NJ Spotlight needs to stop giving space to billionaire-backed corporate reform groups like JerseyCAN. JerseyCAN does not represent the students, parents and educators of this state and should not be given a platform when their only true constituency is their funders. You can see the full list, which includes the Waltons, Bill Gates, Eli Broad, John Arnold, etc. here.
JerseyCAN - a 'branch campaign' of 50CAN - is particularly egregious in this regard. Three years ago 50CAN merged with Michelle Rhee's failed StudentsFirst. The Frankenstein-esque corporate reform group created by the merger continues to masquerade in a handful of states as "locally grown, locally led and locally sustained."
Nothing could be further from the truth, and here in New Jersey those of us paying attention are not fooled. We see JerseyCAN for what it is - a mouthpiece for a Connecticut billionaire responsible for the opioids crisis who should have no say in what happens to students in our state.
50CAN grew out of ConnCAN, the Connecticut Coalition for Achievement Now, a reform group co-founded by Jonathan Sackler in 2005. Sackler is one of the heirs to the Purdue Pharma fortune - built on the back of the opioids crisis. As reported by The Guardian, the Sackler heirs "face mass litigation and criminal investigations."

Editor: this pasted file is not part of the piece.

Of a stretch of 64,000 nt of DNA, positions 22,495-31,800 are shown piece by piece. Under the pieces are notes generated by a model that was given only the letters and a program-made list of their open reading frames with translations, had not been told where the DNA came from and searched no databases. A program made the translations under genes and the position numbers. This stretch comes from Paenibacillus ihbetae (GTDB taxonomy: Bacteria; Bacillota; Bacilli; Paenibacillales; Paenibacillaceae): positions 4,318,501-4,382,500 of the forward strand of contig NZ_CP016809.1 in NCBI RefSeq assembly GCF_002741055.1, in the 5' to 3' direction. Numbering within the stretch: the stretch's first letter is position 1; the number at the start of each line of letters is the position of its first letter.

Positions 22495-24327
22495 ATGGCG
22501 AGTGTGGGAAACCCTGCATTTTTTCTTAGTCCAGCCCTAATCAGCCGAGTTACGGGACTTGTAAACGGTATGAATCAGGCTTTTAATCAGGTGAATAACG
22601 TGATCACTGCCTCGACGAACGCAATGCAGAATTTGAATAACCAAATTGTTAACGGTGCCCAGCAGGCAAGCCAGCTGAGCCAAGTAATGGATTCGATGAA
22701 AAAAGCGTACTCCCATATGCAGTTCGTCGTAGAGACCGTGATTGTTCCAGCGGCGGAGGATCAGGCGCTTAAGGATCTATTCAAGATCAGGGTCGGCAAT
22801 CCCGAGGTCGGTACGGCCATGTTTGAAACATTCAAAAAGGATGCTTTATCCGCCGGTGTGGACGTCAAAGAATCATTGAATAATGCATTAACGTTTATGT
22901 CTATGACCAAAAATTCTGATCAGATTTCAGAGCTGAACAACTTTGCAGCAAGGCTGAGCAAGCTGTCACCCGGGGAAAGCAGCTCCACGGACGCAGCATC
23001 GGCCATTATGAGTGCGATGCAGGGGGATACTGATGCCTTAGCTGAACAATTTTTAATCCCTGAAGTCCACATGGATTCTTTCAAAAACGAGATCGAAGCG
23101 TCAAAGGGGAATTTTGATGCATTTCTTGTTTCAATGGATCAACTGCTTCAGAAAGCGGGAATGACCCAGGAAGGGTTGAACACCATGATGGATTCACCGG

The New Haven Register has a fascinating piece on Jonathan Sackler and his connections to charter schools and 50CAN. The article states that 50CAN is trying to distance itself from Sackler and hasn't taken any money from him in 2019, but that's hardly the point. 50CAN would not exist were it not for billionaires like Jonathan Sackler and the fortunes they amass by exploiting others.
Simply put, 50CAN doesn't deserve a seat at the table in conversations that relate to the future of public education in New Jersey.
Sackler's 50CAN can swap out "50" for "Jersey" and hide behind the "Jersey Girls" they hire to front this national organization at the "local" level, but that doesn't change the fact that 50CAN doesn't deserve the amount of real estate they are afforded in NJ Spotlight's opinion pages.
New Jersey legislators would also be well advised to steer clear of these lackeys for the billionaire backed corporate reform movement and start listening to the actual students, parents and educators in this state.